Sitting or kneeling on the grass and checking each plant against the description given in our books, often with a magnifying lens, we opened up a microscopic world. Once at ground level, we began to spot more tiny blooms or seedheads. So much so easily missed if you were just walking by; a lot of wildflowers are really tiny.
The lady’s bedstraw, discovered in the set-aside section, is now starting to produce its little four-petalled flowers and also seems to be spreading.
Lady’s bedstraw is a common churchyard plant. Simon Harrap in his book, states it is honey scented when fresh and smells of newly-mown hay when dry. Formerly thought to discourage fleas, he says it was incorporated into straw mattresses, particularly for ladies about to give birth.
Also in the area left to grow long through summer, we spotted the deep purple flowers of self-heal. Here, too among the various grasses, were creeping buttercup, common sorrel, smooth hawksbeard and lesser trefoil.
Today, after what’s seemed a long wait – we saw it during our first site visit in February – we were able to confirm the sedum forming a cover on several graves, was white stonecrop.
We discovered the striking procumbent yellow sorrel growing in the corner of one grave. Last year, I found its relative, pink sorrel, a very attractive plant, in Reffley Spring Wood.
And we were pleased to see three or four field forget-me-nots next to the path leading to the church.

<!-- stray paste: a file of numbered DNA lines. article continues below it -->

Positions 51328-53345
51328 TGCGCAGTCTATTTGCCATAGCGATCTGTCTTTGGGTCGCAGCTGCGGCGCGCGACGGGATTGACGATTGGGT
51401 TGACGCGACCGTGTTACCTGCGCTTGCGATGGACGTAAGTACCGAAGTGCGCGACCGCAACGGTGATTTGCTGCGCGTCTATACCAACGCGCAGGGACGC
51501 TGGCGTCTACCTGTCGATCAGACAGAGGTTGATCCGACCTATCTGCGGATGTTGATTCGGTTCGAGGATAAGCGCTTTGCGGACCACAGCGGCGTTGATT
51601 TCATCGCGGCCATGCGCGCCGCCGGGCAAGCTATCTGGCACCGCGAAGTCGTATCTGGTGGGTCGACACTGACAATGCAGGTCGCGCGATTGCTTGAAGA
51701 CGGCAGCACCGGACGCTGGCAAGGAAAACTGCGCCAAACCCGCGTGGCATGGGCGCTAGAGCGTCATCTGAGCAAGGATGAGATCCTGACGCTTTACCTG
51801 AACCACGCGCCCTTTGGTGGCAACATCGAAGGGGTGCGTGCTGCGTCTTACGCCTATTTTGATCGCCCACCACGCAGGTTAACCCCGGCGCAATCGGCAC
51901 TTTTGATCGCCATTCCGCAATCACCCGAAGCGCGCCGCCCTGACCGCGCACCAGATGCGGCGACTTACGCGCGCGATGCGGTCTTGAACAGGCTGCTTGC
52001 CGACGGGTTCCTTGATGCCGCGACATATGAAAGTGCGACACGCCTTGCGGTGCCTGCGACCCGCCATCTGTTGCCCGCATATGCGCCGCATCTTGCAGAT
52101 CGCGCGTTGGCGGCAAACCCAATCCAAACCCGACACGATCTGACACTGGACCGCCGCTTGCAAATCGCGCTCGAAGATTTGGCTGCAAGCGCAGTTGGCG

Norfolk Wildlife Trust, who are over-seeing our efforts, have given us a plan of the churchyard and divided it into four sections. Section B on the south side includes the area left to grow during the summer. There were just two of us surveyors today, so we found plenty to occupy us! It was also one of the warmest days of the year – temperatures up to 30⁰C I believe – and also the day with the most hours of daylight.
This time, the bees had switched from the cotoneaster to the big lime trees, which are currently in flower. And there was no sign of any around the porch. There were several hoverflies. A cinnabar moth – I saw two at one stage – was flying about. It did seem to spend quite a bit of time in the restricted area.
I decided to take some photos of the views seen from various parts of the churchyard to illustrate why All Saints’ is known as the “Church in the Fields”.
A robin kept watch on proceedings, landing on gravestones every once in a while. There was plenty of birdsong, including a skylark around dinner time.